Archive for January, 2019

Fourth Circuit Adopts the “Objective Reasonableness” Standard for Protected Activity for Retaliation Claims

Tuesday, January 8th, 2019

The Fourth Circuit Court of Appeals recently ruled on a Relator’s appeal in United States ex rel. Grant v. United Airlines, Inc. and adopted the objective reasonableness standard for retaliation claims brought under 31 U.S.C. §3730(h). The Fourth Circuit joins the Seventh, Eighth, and Ninth Circuits in applying this standard to 3730(h) retaliation claims.

In the underlying case, Relator David Grant brought a qui tam action against his former employer, United Airlines, which was contracted to perform service and maintenance on the Boeing C-17 Globemaster military transport planes. Relator alleged that from 2008 to 2014, he observed that United would certify repairs that were not actually completed, that were done with improper tools, and that were done by technicians who were not properly trained.

The district court dismissed the Relator’s False Claims Act (FCA) claims for failure to state a claim under Rule 12(b)(6) and Rule 9(b) because the Complaint failed to sufficiently alleged that United ever presented, or caused to be presented a false claim for payment to the government.  Additionally, the lower court also dismissed the Relator’s 3730(h) retaliation claim on the basis that the Complaint did not allege that Grant engaged in the type of activity protected by the FCA.

Of interest, the Fourth Circuit Court of Appeals affirmed the dismissal of the FCA claims and reasoned that the Complaint did not plead Relator’s claims with the requisite particularity, specifically that he failed to show that the scheme necessarily led to the presentment of a claim to the government for payment. Notably, however, the appellate court found that the district court erred in dismissing Grant’s retaliation claim. The Court held that the Plaintiff sufficiently pleaded retaliation under section 3730(h).

Amendment to Section 3730(h) in 2010

Prior to 2009, “protected activity” was defined as measures taken in furtherance of an action under the FCA, but the statute has since been expanded. 31 U.S.C. §3730(h) was amended in 2010 to include a second, broader category of protected activity. Accordingly, 31 U.S.C. §3730(h) now defines two types of protected activity: (1) Acts in furtherance of an FCA action or (2) other efforts to stop one or more FCA violations. The type of activity at issue in this case was the latter. Specifically, the appellate court found that the “distinct possibility” standard (which is used to evaluate protected activity in furtherance of an FCA action) does not apply when evaluating the second type of protected activity. Instead, the court adopted the “objective reasonableness” standard for evaluating other efforts to stop FCA violations.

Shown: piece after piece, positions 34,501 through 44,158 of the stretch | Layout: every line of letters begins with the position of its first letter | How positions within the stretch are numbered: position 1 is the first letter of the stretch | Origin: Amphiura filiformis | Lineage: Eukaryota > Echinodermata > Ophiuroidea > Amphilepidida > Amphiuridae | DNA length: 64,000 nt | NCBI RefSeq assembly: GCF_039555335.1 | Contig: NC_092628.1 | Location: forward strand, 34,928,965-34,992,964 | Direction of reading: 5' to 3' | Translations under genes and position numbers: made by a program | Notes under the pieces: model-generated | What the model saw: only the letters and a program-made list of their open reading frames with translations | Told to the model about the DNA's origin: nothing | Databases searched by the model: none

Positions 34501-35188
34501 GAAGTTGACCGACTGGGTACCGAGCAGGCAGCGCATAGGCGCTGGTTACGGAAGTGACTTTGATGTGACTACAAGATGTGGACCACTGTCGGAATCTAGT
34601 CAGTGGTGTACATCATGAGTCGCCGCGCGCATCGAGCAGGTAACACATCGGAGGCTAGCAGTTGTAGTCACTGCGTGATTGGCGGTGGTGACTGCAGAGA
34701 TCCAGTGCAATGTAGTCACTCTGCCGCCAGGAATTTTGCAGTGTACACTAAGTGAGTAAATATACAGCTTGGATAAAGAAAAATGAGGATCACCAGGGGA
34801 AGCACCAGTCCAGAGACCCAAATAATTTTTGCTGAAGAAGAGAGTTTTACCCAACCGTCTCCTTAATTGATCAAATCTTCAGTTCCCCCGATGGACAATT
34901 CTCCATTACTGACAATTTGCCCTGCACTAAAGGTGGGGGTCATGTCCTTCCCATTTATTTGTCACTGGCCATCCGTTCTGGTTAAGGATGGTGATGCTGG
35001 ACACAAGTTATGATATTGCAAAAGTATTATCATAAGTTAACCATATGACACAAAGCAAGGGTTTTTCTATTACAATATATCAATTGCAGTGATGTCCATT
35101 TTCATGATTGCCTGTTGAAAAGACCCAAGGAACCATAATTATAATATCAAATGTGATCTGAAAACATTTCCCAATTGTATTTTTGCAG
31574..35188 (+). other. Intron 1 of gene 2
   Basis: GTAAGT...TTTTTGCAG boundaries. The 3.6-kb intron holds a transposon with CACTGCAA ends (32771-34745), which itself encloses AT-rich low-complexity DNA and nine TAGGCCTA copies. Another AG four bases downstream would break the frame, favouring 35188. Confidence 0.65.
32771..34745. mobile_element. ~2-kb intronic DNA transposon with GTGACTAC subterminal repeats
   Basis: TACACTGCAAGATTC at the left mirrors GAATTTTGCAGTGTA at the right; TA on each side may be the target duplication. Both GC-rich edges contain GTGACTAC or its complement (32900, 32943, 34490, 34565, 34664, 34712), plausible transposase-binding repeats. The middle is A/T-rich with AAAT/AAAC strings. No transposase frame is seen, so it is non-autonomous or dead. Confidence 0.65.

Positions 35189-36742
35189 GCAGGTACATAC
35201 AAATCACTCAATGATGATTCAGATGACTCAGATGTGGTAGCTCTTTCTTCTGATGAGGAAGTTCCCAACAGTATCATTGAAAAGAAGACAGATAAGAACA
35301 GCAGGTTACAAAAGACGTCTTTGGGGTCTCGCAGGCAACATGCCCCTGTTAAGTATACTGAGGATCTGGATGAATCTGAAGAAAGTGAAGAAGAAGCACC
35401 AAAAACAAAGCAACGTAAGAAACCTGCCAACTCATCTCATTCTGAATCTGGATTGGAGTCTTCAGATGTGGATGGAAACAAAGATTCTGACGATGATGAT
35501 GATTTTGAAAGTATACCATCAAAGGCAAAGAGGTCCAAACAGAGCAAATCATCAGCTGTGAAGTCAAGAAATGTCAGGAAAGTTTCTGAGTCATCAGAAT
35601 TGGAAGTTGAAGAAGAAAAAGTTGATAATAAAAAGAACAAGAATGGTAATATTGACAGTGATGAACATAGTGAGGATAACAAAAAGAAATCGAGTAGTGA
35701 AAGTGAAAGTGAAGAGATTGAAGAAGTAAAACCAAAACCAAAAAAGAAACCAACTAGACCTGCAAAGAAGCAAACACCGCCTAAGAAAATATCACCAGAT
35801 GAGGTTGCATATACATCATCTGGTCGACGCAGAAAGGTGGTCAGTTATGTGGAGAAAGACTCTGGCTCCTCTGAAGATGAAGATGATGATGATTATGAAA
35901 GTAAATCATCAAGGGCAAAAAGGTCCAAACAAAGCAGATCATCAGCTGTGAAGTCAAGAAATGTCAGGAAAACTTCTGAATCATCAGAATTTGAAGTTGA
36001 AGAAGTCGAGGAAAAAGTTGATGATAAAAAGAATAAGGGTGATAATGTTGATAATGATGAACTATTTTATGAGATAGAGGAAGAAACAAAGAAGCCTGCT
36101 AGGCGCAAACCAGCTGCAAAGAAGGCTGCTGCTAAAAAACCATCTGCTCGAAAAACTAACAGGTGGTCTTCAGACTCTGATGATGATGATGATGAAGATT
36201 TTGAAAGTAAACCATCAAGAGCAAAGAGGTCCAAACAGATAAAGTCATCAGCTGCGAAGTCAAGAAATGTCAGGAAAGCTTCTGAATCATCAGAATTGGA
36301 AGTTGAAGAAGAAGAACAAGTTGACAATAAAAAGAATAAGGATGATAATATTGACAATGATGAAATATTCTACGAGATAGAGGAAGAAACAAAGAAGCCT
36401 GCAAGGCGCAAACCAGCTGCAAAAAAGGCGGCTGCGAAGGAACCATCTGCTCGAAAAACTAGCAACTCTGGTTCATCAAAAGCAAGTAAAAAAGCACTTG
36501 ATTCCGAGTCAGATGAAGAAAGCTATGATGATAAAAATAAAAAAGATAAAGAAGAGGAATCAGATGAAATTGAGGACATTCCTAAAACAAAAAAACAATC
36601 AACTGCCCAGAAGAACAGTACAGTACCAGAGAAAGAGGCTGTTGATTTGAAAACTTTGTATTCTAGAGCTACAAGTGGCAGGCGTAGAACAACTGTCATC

The “Objective Reasonableness” Standard

Under the objective reasonableness standard, an act constitutes protected activity where it is motivated by an objectively reasonable belief that the employer is violating, or soon will violate, the FCA. A belief is objectively reasonable when the plaintiff/relator alleges facts sufficient to show that he believed his employer was violating the FCA, that this belief was reasonable, that he took action based on that belief, and that his actions were designed to stop one or more violations of the FCA. The court noted that the plaintiff’s actions do not need to lead to a viable FCA action to establish protected activity.

In this case, the court found that it was (1) objectively reasonable for Grant to believe that United committed fraud and (2) his numerous verbal and written complaints, which were direct and specific in alleging the fraud, demonstrated action designed to stop one or more FCA violations. Accordingly, the court found that under the objective reasonableness standard, plaintiff sufficiently alleged that he was engaged in protected activity, United knew about the protected activity, and United terminated plaintiff because he engaged in the protected activity.

In adopting the objective reasonableness standard, the Fourth Circuit Court of Appeals made abundantly clear that retaliation claims can succeed with or without a viable FCA action intact.

Germany Whistleblowing Reform Law

Friday, January 4th, 2019

What Happened?